Dalgis Alandete is a tutor in one of our Child-Friendly Spaces (CFS) helping to provide a safe space where children can play and feel supported.
What are some of the problems that Venezuelan children are facing in Colombia?
Venezuelan children don’t have homes to protect them from the rain and there have been reports of kidnappings. Most of their parents are unemployed, so children have to sell water or sweets on the street, or even beg, to make money. Some are also exposed to abuses and exploitation. They are very vulnerable.
What difference does the CFS make?
It’s a nurturing, protected space where children can forget their worries for a little bit, and focus on learning and playing, instead. We use games, art and other activities to help them build their resilience and to teach them how to treat each other well. I spend a lot of time telling them what their rights are – the right to not be mistreated, for instance. We also educate them about risk, such as how they shouldn’t talk to strangers.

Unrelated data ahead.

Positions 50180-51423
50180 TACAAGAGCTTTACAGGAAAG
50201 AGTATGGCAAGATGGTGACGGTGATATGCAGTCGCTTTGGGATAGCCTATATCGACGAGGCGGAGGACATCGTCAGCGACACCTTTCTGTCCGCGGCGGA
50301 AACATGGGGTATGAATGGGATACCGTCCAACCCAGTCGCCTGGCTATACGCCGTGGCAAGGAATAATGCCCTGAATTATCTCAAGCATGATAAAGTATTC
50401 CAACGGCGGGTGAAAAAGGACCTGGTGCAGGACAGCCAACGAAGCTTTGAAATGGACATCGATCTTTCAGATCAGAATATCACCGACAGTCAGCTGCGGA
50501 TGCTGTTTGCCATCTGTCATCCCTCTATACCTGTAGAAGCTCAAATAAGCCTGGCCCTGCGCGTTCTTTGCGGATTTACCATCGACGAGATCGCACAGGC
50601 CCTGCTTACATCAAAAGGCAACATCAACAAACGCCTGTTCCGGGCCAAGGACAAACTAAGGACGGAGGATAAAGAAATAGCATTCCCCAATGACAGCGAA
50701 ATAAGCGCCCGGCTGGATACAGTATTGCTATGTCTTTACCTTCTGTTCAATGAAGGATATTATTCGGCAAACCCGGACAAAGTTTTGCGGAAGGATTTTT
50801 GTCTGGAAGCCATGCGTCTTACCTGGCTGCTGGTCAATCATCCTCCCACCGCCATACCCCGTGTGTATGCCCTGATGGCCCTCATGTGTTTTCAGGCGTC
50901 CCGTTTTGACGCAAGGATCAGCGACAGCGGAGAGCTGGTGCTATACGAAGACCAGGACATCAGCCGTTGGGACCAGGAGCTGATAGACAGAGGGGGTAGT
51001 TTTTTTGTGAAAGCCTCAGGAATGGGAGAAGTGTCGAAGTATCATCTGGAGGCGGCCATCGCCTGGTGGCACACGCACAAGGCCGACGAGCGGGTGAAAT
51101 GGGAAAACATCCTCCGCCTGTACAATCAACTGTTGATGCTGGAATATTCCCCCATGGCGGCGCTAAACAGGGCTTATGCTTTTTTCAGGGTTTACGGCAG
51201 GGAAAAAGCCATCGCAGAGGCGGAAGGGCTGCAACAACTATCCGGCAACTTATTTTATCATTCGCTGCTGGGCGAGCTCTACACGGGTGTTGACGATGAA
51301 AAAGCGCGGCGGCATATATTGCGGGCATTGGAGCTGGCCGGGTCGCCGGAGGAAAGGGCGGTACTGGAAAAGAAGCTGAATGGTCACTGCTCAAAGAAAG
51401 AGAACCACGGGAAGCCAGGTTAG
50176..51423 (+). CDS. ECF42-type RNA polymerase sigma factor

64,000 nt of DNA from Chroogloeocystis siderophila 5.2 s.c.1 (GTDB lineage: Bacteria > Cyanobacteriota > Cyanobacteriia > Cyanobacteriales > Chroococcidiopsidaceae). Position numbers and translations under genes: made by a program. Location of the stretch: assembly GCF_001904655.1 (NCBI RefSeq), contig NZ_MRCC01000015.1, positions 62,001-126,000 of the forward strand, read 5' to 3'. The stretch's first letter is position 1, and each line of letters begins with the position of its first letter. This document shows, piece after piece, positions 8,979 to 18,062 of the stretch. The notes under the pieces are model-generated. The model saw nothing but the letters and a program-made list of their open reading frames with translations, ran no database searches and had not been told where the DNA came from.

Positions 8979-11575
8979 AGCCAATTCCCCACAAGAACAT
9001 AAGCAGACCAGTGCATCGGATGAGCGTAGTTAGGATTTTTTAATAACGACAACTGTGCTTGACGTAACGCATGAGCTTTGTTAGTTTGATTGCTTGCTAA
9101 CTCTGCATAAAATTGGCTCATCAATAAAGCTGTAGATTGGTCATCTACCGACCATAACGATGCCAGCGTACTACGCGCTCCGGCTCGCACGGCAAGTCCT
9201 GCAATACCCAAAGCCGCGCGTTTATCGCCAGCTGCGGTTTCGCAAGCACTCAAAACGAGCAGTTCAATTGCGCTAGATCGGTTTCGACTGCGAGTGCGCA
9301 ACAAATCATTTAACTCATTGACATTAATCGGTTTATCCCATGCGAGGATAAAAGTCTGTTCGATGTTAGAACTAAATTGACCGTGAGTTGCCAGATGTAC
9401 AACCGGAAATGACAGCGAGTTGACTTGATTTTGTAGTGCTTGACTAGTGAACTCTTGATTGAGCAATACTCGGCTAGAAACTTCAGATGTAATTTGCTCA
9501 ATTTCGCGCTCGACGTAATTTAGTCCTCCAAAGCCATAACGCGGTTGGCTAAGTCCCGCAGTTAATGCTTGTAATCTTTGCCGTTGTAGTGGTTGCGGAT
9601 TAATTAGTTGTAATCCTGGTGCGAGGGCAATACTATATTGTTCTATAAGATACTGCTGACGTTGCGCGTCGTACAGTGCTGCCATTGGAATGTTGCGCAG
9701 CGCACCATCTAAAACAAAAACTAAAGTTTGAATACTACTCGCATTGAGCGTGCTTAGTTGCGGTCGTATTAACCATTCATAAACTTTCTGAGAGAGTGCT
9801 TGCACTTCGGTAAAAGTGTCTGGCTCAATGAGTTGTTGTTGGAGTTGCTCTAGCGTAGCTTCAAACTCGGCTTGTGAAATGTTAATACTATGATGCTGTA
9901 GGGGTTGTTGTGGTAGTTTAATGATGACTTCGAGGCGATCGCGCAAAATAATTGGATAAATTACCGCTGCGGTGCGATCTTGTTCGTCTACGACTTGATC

What have been some of your success stories?
12-year-old Brayan was an isolated boy who’d often get upset with his parents. In the CFS, he’s become more collaborative and friendly, including with his mum and dad. Angel is 13 and sleeps on the streets with his mother and sisters. He said the CFS sounded “boring”, when I met him, and he was very shy. But now he enjoys painting here and has a strength that is an example to other children and, most importantly, his family.
What do you like most about your job?
It’s a gift to become someone special to the children. To teach them how valuable they are. They have big dreams; they want to be teachers, lawyers, doctors. I hope they become beautiful, kind adults, too.
What’s your message to the supporters who help fund the CFS?
They have huge hearts and I appreciate that so much. They’re allowing us to bring a lot of humanity to people through our work.